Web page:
All of a sudden, there's a sense of stability and order. The hype is gone. What is it about 5-11 that has created such calm?
"I do recognize that there was a lot accomplished in a short amount of time. Not enough of it showed in the won-lost column," Del Rio confessed.
But he knows this season was not about the record. It was about establishing a foundation. It's the primary goal of all new coaches. They need to sell their program. They need to get their players to buy in. That's where Del Rio's good spirits are born. He knows it happened.
"The one thing we were able to establish this year is our mind-set. Coaches, players understand what the Jaguars are going to be known for. We're going to bring it on Sundays and be physical and tough," Del Rio said.
"I love to coach. I love to lead men. I'm a former player who now coaches. I believe in some old-school things. I don't consider myself a player's coach," he added.
But we were led to believe that's what he would be. On that January night last winter, who among us didn't think Del Rio was going to be a coach with one arm draped around his players' shoulders and the other around the fans? Nobody wanted demanding, right?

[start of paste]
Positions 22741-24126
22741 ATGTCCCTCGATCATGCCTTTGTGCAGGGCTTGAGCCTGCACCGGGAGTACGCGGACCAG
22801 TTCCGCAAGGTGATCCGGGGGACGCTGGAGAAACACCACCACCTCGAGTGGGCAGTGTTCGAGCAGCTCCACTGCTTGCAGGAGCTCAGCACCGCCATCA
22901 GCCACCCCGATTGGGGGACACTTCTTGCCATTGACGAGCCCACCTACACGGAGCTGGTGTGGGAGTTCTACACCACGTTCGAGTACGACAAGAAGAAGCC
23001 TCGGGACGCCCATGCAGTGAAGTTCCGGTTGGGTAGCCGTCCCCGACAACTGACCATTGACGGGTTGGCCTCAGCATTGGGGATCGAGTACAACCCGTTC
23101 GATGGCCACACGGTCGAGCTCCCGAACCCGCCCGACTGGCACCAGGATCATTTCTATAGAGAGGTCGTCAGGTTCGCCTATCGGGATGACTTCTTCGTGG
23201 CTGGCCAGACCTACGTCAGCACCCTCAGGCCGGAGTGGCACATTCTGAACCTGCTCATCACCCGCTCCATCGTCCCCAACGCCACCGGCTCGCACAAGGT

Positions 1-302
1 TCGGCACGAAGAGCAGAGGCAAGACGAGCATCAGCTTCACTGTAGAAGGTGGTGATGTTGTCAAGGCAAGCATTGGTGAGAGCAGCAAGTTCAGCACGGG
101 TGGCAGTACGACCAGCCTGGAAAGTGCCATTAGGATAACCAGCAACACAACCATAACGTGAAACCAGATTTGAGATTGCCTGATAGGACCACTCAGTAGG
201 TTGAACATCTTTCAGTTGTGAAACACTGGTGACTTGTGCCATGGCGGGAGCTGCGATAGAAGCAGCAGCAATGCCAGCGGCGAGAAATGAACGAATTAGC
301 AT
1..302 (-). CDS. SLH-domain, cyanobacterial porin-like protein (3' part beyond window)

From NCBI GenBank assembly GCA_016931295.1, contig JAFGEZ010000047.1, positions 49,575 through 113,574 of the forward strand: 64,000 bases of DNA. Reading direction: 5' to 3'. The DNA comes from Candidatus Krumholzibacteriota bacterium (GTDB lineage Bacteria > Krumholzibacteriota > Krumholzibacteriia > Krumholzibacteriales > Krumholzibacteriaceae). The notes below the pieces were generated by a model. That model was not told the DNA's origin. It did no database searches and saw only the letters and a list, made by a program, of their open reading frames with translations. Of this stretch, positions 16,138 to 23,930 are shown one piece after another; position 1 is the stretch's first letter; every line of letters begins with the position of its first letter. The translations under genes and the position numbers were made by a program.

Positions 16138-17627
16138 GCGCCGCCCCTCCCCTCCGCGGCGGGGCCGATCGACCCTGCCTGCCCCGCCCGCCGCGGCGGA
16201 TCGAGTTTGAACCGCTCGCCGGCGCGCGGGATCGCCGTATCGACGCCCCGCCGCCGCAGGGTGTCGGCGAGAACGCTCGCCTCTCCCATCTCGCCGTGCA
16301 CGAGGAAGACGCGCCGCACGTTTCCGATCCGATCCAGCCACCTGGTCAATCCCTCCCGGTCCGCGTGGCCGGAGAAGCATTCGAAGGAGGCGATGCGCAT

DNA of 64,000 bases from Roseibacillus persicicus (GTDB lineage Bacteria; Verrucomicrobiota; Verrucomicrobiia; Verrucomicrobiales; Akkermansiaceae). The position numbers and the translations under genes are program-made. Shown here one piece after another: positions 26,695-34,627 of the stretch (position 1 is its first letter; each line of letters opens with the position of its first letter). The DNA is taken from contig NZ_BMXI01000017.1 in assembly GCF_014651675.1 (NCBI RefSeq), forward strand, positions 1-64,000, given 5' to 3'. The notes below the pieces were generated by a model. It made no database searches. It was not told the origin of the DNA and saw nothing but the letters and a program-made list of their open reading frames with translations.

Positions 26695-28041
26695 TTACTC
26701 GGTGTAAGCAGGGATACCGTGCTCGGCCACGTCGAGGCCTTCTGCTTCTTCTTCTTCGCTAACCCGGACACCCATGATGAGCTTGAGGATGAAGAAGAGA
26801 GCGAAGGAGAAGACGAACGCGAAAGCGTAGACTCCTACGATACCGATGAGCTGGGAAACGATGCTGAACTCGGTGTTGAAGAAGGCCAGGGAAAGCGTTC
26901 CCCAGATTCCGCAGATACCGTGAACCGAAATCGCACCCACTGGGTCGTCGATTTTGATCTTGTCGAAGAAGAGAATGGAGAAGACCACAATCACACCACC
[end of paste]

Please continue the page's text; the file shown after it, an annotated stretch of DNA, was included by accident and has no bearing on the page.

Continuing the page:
So, exactly what did we get? Del Rio was criticized in the summer for having an out-of-shape football team that was wilting in the heat, but his practices included far more contact drills than Coughlin's notoriously demanding training camps. Del Rio had to be pushed to the limit before he cut Larry Smith, but the coach whacked Marlon McCree in the bat of an eye.
Label him as you wish, but all we know for sure is that he is not the guy we were led to believe he was. Forget the hype. He's not that guy. The "no more three yards and a cloud of dust" guy we were promised is really a run-the-ball, stop-the-run devote who is more about convention than any of us ever imagined. You know those fourth-and-two plays? Forget about it. He won't go for the sticks next year when he has a real football team behind him.
We're just beginning to learn about Del Rio and his program. Here's what we know: